Ancient Monuments

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Late prehistoric enclosed settlement on Royd Edge, 300m north of Sun Royd

A Scheduled Monument in Meltham, Kirklees

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Latitude: 53.5834 / 53°35'0"N

Longitude: -1.8641 / 1°51'50"W

OS Eastings: 409096.693192

OS Northings: 409656.023026

OS Grid: SE090096

Mapcode National: GBR HWF0.75

Mapcode Global: WHCBD.B6L6

Entry Name: Late prehistoric enclosed settlement on Royd Edge, 300m north of Sun Royd

Scheduled Date: 22 July 1977

Last Amended: 21 January 1999

Source: Historic England

Source ID: 1018558

English Heritage Legacy ID: 31507

County: Kirklees

Civil Parish: Meltham

Traditional County: Yorkshire

Lieutenancy Area (Ceremonial County): West Yorkshire

Church of England Parish: Christ the King, Meltham

Church of England Diocese: Leeds


The monument includes a late prehistoric enclosed settlement, situated in
pasture fields at Royd Edge, Meltham. The enclosure is sub-rectangular and
extends into two fields. The enclosure ditch is approximately 5m wide and
0.3m deep. The ditch has an external bank approximately 5m wide and typically
0.3m high. Gaps occur in these earthworks on the east and west sides and at
the south east corner. Some or all of these may be entrances.
Partial excavation by Huddersfield Archaeology Society revealed a
stone-revetted rampart and a building interpreted as a hut. Finds from the
excavation included a spindle whorl, a quern fragment and sandstone discs.
A wall which crosses the site is excluded from the scheduling, although the
ground beneath is included.

The site of the monument is shown on the attached map extract.
It includes a 2 metre boundary around the archaeological features,
considered to be essential for the monument's support and preservation.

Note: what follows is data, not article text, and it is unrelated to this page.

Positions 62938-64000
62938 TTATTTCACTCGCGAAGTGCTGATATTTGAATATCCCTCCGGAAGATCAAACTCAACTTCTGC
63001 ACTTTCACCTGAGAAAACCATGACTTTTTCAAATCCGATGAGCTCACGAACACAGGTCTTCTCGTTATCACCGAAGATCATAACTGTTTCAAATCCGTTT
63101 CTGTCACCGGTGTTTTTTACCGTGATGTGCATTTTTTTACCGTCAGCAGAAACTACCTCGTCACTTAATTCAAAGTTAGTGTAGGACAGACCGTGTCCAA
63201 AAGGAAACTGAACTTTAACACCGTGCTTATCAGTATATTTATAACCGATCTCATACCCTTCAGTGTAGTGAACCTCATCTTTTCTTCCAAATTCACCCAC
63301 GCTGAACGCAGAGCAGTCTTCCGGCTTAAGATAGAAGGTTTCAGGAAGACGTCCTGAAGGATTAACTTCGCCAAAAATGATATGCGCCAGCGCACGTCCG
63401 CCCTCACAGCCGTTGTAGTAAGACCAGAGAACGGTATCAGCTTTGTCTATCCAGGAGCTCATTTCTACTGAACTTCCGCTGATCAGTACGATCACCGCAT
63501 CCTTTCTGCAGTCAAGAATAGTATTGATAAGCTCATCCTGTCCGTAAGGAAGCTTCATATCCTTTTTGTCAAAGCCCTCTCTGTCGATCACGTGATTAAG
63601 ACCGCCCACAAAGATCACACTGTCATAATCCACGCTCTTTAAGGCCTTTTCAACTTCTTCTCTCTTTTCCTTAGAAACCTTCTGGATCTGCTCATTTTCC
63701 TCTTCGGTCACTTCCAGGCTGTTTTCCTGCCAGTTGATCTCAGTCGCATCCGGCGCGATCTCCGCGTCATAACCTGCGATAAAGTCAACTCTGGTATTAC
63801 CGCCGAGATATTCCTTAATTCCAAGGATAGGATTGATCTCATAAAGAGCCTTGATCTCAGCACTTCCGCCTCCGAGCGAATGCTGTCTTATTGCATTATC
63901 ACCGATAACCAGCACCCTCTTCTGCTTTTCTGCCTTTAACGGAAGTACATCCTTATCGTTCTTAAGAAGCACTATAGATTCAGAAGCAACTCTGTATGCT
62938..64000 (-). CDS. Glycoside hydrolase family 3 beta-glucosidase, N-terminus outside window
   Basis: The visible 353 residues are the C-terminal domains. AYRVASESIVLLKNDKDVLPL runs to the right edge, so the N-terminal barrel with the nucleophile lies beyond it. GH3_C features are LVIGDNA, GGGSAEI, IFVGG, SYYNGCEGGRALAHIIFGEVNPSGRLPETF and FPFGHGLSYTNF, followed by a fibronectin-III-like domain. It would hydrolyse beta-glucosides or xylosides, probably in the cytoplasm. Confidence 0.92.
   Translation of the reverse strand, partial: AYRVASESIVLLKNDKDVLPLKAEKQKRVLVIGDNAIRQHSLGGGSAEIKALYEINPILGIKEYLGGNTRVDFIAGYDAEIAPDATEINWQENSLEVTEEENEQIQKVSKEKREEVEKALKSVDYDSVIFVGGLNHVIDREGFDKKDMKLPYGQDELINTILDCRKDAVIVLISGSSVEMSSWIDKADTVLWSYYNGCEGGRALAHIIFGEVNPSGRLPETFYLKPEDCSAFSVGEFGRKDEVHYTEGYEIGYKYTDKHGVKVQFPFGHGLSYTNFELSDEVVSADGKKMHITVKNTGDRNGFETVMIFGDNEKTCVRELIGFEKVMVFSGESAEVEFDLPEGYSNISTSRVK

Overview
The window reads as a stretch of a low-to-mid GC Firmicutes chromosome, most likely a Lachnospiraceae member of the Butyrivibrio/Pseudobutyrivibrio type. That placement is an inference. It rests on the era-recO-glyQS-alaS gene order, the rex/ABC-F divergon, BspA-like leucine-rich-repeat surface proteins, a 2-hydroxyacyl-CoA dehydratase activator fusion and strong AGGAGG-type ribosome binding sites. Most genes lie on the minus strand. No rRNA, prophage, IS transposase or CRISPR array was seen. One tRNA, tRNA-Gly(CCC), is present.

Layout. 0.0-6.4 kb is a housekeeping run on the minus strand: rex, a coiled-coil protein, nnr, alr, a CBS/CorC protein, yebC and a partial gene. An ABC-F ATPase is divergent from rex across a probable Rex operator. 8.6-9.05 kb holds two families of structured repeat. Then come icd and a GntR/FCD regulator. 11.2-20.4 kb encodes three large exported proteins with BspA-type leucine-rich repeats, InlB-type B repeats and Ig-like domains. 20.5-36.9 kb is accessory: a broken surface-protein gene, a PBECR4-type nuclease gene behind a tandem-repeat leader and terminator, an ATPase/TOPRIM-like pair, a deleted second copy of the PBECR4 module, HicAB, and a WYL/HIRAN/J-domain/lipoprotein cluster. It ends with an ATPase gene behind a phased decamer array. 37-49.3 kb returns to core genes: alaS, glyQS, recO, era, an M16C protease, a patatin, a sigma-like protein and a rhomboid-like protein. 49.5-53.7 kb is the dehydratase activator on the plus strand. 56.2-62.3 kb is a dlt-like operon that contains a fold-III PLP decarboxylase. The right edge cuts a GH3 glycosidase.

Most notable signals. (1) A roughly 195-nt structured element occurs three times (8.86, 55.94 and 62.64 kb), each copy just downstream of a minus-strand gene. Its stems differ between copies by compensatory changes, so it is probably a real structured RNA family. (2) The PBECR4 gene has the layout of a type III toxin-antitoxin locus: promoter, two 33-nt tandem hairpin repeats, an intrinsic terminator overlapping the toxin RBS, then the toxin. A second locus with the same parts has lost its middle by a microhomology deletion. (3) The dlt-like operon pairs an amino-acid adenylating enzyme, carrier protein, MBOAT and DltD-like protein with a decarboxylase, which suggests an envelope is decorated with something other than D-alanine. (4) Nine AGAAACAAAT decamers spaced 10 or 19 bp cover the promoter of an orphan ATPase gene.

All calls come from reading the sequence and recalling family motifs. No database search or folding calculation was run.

Source: Historic England

Reasons for Scheduling

The Pennine uplands of northern England contain a wide variety of prehistoric
remains, including cairns, enclosures, carved rocks, settlements and field
systems. These are evidence of the widespread exploitation of these uplands
throughout later prehistory. During the last millennium BC a variety of
different types of enclosed settlements developed. These include hillforts,
which have substantial earthworks and are usually located on hilltops. Other
types of enclosed settlement of this period are less obviously defensive, as
they have less substantial earthworks and are usually in less prominent
positions. In the Pennines a number of late prehistoric enclosed settlements
survive as upstanding monuments. Where upstanding earthworks survive, the
settlements are between 0.4ha and 10ha in area, and are usually located on
ridges or hillside terraces. The enclosing earthworks are usually slight, most
consisting of a ditch with an internal bank, or with an internal and external
bank, but examples with an internal ditch and with no ditch are known. They
are sub-circular, sub-rectangular, or oval in shape. Few of these enclosed
settlements have been subject to systematic excavation, but they are thought
to date from between the Late Bronze Age to the Romano-British period (c.1000
BC-AD 400). Examples which have been excavated have presented evidence of
settlement. Some appear to have developed from earlier palisaded enclosures.
Unexcavated examples occasionally have levelled areas which may have contained
buildings, but a proportion may have functioned primarily as stock enclosures.
Enclosed settlements are a distinctive feature of the late prehistory of the
Pennine uplands, and are important in illustrating the variety of enclosed
settlement types which developed in many areas of Britain at this time.
Examples where a substantial proportion of the enclosed settlement survives
are considered to be nationally important.

The late prehistoric enclosed settlement on Royd Edge survives well, and will
contribute to the understanding of late prehistoric settlement and land use in
this area of northern England.

Source: Historic England


Books and journals
Twoomey, J P, 'The Brigantian' in The Brigantian, , Vol. 5, (1982)

Source: Historic England

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